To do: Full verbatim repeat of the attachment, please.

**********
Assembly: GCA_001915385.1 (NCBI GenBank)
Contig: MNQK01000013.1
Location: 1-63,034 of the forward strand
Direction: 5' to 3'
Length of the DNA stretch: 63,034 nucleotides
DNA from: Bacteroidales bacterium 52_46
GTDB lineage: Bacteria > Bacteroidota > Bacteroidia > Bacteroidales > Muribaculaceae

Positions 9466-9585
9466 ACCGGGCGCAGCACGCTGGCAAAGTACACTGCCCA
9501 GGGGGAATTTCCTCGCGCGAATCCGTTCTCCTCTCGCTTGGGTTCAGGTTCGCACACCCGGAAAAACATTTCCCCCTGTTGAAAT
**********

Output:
Assembly: GCA_001915385.1 (NCBI GenBank)
Contig: MNQK01000013.1
Location: 1-63,034 of the forward strand
Direction: 5' to 3'
Length of the DNA stretch: 63,034 nucleotides
DNA from: Bacteroidales bacterium 52_46
GTDB lineage: Bacteria > Bacteroidota > Bacteroidia > Bacteroidales > Muribaculaceae

Positions 9466-9585
9466 ACCGGGCGCAGCACGCTGGCAAAGTACACTGCCCA
9501 GGGGGAATTTCCTCGCGCGAATCCGTTCTCCTCTCGCTTGGGTTCAGGTTCGCACACCCGGAAAAACATTTCCCCCTGTTGAAAT